Hell on Wheels: Are bad trucking laws partially to blame for Tracy Morgan's accident?
Two days before Kevin Roper crashed his Walmart big rig into Tracy Morgan’s limousine, critically injuring the comedian and killing his colleague James McNair, the Senate Appropriations Committee quietly loosened the laws governing truckers’ hours on the road. Senator Susan Collins slipped an amendment into an appropriations bill suspending for one year a rule limiting truckers to 70-hour work weeks, with a mandatory 34-hour “re-start” once they hit that threshold. Under the amendment, the law would revert to an 82-hour workweek. The Truck Safety Coalition denounced the measure: “What is being portrayed as a small change to the rest period actually has a large impact on crash risk and will set back safety for everyone sharing the roads with large 80,000-pound trucks.”
posted by tonycpsu
on Jun 16, 2014 -
"[Walmart]'s policy of allowing overnight stays in their parking lots is intended to boost sales, but has the tangential effect of creating a subculture around its locations... The two separate Walmart parking lots in Flagstaff, Arizona are specifically known for their long-term residents, and this past summer photographer Nolan Conway
spent several days making a series of portraits of both the overnighters and the people who call these asphalt grids a temporary home."
Waking Up At Walmart (via)
posted by Atom Eyes
on Nov 6, 2013 -
"Wal-Mart dispatched investigators to Mexico City, and within days they unearthed evidence of widespread bribery. They found a paper trail of hundreds of suspect payments totaling more than $24 million. They also found documents showing that Wal-Mart de Mexico’s top executives not only knew about the payments, but had taken steps to conceal them from Wal-Mart’s headquarters in Bentonville, Ark. [...] The lead investigator recommended that Wal-Mart expand the investigation. Instead, an examination by The New York Times found, Wal-Mart’s leaders shut it down.
posted by reductiondesign
on Apr 22, 2012 -
Why Wal-Mart Is Making Our Health Its Problem
- "So what's behind the [healthier-eating] initiative
? In a word: scale. In a recent article in HBR
, Chris Meyer and I argued that we'll see companies taking more and more ownership of externalities they could ignore because of changing sensibilities and better sensors (meaning detection and reporting of impacts by third parties). But we also identified a third driver: the scale of modern business. Whereas in the past, a single grocer could not have much impact on society, in today's highly consolidated market, Wal-Mart touches a significant percentage of the nation's food intake. Once you reach a scale where your decisions have ramifications for millions, it is hard to pretend that the impacts, even as distant ripples, are not your problem."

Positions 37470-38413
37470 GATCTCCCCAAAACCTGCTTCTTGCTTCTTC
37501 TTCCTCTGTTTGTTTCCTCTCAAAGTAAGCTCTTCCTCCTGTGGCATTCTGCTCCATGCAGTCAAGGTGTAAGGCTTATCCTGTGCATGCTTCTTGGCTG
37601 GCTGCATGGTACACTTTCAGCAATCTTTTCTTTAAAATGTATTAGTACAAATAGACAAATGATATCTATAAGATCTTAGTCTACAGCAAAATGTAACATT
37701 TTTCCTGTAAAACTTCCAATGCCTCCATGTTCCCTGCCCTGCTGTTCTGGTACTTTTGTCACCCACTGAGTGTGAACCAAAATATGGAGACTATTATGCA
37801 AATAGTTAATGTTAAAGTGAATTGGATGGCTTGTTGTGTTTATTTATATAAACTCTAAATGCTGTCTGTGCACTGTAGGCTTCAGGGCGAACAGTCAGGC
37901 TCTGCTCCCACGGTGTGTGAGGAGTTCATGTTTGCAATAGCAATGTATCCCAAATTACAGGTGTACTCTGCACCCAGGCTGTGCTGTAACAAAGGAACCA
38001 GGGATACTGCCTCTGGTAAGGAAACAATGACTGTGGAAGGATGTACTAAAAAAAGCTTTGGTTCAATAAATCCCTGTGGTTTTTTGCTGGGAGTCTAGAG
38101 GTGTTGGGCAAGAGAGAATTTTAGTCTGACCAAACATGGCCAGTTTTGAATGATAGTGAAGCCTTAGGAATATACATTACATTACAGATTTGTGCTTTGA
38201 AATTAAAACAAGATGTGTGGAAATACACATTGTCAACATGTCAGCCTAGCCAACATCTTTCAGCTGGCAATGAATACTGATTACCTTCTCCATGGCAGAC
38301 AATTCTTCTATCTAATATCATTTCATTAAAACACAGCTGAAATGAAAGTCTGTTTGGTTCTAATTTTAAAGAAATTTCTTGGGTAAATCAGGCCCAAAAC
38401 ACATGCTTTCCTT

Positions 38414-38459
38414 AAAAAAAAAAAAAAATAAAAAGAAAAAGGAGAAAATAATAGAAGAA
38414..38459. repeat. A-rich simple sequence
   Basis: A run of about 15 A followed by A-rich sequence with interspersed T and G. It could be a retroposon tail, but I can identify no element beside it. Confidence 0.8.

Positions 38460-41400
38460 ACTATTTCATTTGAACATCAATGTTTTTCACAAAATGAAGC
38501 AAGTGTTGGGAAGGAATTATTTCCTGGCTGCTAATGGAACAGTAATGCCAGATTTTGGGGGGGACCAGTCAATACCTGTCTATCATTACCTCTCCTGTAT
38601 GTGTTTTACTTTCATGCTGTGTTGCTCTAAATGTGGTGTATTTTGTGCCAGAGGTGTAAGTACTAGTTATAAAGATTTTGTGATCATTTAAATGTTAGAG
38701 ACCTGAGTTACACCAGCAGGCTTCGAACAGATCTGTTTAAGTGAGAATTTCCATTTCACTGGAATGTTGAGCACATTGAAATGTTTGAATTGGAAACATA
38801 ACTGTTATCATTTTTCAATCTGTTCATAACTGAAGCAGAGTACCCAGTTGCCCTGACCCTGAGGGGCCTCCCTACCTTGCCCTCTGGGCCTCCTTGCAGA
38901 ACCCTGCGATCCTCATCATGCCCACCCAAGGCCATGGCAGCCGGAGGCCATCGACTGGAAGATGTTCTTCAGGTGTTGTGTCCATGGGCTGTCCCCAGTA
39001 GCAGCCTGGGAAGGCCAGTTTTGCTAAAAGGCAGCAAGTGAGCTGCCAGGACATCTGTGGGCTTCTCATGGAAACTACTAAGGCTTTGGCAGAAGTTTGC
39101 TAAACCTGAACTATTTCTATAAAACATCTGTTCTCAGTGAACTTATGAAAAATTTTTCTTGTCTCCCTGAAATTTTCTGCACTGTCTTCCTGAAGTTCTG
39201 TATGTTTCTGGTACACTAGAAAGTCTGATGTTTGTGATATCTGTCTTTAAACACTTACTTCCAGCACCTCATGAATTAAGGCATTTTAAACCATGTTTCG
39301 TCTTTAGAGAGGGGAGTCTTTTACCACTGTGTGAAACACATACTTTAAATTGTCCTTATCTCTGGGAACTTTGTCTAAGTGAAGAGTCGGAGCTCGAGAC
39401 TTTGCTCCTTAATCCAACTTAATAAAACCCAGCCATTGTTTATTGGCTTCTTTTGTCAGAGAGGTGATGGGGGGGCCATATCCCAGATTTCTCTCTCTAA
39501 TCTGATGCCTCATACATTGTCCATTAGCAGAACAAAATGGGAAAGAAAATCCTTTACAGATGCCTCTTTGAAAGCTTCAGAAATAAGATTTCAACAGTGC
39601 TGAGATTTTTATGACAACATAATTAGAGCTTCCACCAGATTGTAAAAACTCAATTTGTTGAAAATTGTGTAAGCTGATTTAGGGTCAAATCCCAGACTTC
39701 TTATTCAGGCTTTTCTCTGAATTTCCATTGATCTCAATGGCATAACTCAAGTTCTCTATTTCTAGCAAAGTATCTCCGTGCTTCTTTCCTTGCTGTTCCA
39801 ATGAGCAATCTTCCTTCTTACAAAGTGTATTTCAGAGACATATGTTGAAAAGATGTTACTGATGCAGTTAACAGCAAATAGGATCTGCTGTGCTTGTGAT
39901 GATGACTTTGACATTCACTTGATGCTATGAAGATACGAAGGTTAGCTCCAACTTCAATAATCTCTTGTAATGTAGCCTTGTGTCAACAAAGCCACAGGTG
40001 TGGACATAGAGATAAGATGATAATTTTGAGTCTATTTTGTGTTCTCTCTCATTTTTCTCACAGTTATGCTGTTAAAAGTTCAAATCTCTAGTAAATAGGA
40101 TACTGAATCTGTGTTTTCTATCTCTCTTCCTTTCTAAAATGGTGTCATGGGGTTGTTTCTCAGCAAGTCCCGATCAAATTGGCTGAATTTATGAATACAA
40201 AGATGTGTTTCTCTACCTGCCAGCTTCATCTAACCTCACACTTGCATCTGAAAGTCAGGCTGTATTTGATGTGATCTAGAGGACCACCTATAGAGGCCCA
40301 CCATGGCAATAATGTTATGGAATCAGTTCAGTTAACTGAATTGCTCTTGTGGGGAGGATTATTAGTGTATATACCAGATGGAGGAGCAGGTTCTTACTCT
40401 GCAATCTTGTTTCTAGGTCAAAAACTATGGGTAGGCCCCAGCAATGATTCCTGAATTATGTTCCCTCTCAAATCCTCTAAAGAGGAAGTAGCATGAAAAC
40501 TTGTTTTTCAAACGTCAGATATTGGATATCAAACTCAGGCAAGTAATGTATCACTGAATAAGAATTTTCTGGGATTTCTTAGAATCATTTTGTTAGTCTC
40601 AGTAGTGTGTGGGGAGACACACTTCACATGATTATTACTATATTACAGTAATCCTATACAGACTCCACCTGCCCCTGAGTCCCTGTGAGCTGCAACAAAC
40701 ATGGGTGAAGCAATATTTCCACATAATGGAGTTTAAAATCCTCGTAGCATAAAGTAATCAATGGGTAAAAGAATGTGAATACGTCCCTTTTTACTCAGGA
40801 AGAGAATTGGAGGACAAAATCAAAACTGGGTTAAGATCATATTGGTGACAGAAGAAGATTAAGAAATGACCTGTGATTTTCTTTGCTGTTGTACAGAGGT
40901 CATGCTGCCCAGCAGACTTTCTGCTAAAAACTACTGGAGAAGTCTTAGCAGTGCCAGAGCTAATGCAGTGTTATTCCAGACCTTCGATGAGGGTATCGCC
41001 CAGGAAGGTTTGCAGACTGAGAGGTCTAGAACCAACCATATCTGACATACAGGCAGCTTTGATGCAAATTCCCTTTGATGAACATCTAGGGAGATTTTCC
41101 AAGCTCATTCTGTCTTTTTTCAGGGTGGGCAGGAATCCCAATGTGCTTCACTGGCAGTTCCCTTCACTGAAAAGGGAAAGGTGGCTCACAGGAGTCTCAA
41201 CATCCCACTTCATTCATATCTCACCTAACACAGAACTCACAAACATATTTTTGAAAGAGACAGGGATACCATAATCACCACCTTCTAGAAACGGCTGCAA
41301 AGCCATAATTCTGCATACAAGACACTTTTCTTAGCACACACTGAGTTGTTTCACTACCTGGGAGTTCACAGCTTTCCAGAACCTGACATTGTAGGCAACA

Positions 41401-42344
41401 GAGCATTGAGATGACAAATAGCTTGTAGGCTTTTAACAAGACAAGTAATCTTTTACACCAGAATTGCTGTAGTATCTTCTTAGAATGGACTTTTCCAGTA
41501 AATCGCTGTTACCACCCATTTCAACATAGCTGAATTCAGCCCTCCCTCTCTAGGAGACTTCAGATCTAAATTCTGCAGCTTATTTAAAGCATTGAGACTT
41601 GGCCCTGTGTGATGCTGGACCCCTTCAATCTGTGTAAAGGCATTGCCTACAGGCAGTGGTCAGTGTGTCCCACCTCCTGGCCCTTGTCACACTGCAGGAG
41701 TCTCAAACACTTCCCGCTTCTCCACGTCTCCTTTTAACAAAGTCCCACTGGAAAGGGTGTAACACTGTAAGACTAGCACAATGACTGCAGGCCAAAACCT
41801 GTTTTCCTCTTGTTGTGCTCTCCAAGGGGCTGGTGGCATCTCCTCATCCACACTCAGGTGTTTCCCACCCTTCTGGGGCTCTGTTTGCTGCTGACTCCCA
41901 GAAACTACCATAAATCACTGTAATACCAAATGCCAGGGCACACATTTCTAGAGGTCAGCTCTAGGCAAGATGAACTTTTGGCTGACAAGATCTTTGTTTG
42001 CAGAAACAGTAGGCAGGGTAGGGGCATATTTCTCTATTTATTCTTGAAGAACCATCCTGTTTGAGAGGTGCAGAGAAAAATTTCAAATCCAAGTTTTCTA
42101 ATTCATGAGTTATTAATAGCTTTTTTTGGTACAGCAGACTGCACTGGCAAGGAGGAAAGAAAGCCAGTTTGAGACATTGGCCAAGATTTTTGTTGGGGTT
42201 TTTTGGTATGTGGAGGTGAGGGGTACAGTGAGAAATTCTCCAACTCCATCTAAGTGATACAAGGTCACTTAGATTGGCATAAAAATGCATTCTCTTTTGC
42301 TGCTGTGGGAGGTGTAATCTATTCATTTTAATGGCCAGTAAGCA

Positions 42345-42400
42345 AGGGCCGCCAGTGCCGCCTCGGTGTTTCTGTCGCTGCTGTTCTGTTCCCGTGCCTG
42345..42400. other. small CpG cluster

posted by kliuless
on Jan 24, 2011 -
"Generously sized, the Star Legacy's Regal Wide Body has extended dimensions width combined with an adjustable bed. Exceptional quality, sleek design and squared corners add to its contoured look. The hand-tailored white crepe interior and hand-painted, high gloss antique gunmetal finish is complemented with classically designed hardware and premium swing bars. it is the perfect match for the person who lived life to its fullest." Yep, Walmart now does caskets.
posted by unSane
on Feb 24, 2010 -
How Wal-Mart's values are shaping America's economy -- and why this is a very bad thing:
Around the time that the young Sam Walton opened his first stores, John Kennedy redeemed a presidential campaign promise by persuading Congress to extend the minimum wage to retail workers, who had until then not been covered by the law.
Walton was furious. Now the goddamn federal government was telling him he had to pay his workers the $1.15 hourly minimum. Walton's response was to divide up his stores into individual companies whose revenues didn't exceed the $250,000 threshold. Eventually, though, a federal court ruled that this was simply a scheme to avoid paying the minimum wage, and he was ordered to pay his workers the accumulated sums he owed them, plus a double-time penalty thrown in for good measure. Wal-Mart cut the checks, but Walton also summoned the employees at a major cluster of his stores to a meeting. "I'll fire anyone who cashes the check," he told them.
posted by acb
on Sep 14, 2009 -
“They are brands that may not be considered cool by the often elitist and self-absorbed standards of New York media,” she said. She had taken a car from Manhattan that morning, and wore a pink wool shirt-dress, patent leather Manolo Blahnik heels, and diamond hoop earrings.
Reader's Digest jumps the shark
posted by squalor
on Jun 19, 2009 -
Checkout: Where all lanes are open.
article on Walmart's new blog written by their buyers with uncensored commentary on Walmart products. "After heeding the lessons of Wal-Mart’s earlier blogs and consulting with several well-known bloggers from sites like the Huffington Post, the buyers decided the site would succeed only if they wrote in their own voice, free from censorship and corporate review." [more inside]
posted by Xurando
on Mar 3, 2008 -
Wal-Mart and the Light Bulb
[NY Times link] - Wal-Mart officials admit their push to sell 100 million compact fluorescent lights
per year is at least partially a marketing ploy, but if successful, it would increase the number of the energy-efficient bulbs in use by 50% while "saving Americans $3 billion in electricity costs and avoiding the need to build additional power plants for the equivalent of 450,000 new homes." Wal-Mart's environmental record is less than perfect
, of course, but if they managed to pull this off it would be hard to see it as a bad thing.
posted by mrbula
on Jan 2, 2007 -